Can a teacher refuse work if faced with a violent student?

The student had to have both an education assistant and an early childhood educator present while in class.
The student had to have both an education assistant and an early childhood educator present while in class. iStock.

Picture this: you’re a teacher and have a student that is known to be physically violent.

Should you be able to refuse work in such a situation?

That is exactly what the Ontario Labour Relations Board tribunal was trying to determine in a February 2016 hearing in Toronto, which involved a student who had a “history of violent behaviour.”

The student in question had to have both an education assistant and an early childhood educator present while in class due to safety reasons.

See: When can an employee refuse work?

On January 16, 2015 the assistant was away and the student started hitting and pushing students and staff. The teacher made the decision to evacuate the students while the student remained in the classroom with the substitution educational assistant. Through a window in the door, the teacher also saw the student hitting the substitute and throwing objects at the door.

The teacher then told the principal she was refusing unsafe work and continued that refusal into the next school day.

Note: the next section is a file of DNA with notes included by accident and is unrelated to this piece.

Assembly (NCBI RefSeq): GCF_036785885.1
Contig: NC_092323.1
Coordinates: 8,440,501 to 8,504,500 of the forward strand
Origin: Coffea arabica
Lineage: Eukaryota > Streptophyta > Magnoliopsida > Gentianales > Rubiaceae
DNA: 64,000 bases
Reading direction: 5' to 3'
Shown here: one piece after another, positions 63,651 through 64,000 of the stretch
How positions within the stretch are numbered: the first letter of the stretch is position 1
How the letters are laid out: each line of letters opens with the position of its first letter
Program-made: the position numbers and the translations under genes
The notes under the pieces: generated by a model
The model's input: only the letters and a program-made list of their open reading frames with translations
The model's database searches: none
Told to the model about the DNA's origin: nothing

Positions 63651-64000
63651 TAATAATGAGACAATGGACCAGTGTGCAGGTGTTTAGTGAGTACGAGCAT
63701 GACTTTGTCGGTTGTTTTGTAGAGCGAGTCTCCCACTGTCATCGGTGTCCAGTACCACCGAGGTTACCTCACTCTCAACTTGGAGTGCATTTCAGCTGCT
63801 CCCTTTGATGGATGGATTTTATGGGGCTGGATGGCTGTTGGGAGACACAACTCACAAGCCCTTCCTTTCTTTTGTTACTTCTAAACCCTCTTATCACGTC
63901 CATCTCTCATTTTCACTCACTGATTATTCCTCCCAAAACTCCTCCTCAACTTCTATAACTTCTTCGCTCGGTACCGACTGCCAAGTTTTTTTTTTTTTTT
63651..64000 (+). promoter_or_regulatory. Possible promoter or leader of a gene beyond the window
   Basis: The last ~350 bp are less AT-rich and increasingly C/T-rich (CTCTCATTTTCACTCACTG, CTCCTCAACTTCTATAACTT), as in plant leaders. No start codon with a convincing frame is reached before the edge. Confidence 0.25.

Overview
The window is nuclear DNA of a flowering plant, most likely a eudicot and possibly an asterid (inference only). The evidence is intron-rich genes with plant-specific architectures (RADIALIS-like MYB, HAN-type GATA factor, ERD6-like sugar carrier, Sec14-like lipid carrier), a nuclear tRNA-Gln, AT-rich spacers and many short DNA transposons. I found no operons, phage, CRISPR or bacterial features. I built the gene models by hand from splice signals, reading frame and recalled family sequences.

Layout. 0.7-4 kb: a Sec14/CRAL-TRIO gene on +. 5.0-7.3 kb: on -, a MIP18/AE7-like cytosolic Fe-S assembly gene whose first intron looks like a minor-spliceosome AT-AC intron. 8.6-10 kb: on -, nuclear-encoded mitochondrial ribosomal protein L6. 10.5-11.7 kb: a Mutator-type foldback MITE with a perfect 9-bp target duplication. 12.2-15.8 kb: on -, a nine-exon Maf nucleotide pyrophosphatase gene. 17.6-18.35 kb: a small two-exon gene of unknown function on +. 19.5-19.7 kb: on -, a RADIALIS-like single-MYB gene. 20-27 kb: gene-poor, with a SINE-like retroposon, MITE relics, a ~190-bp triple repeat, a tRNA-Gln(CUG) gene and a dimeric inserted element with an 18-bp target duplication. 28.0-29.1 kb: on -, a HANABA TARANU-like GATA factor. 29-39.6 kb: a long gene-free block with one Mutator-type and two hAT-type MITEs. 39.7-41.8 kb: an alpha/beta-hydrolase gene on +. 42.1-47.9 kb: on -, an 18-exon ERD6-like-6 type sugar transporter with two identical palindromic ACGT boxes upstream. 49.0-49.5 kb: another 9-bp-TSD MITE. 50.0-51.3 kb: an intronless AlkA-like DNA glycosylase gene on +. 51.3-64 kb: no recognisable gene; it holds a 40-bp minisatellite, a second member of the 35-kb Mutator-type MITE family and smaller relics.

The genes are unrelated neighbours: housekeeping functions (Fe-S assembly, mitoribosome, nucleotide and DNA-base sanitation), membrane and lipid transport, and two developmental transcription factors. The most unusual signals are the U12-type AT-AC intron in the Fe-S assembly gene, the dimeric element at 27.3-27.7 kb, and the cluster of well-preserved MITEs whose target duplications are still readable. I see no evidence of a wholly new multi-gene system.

The teacher’s refusal was based on the Occupational Health and Safety Act which states that: “a worker may refuse to work or do particular work where he or she has reason to believe that. . .workplace violence is likely to endanger himself or herself. . .”

However, an Ontario Ministry of Labour inspector got involved in the case and didn’t believe the teacher should have been able to refuse the work. The inspector issued an order not accepting the teacher’s refusal. The teacher’s union objected to the inspector’s order and brought the issue before the tribunal.

During the hearing, the inspector relied on an OHSA regulation which says that if students are in “imminent jeopardy” then a teacher cannot refuse work.

If the violent student is allowed to remain in the classroom, why should the teacher be required to put herself in the path of his violence?

In the end, the tribunal got stuck on the question whether there was indeed an “imminent danger” to the other students and ordered a full hearing, which is upcoming, to determine whether the teacher’s refusal was valid.

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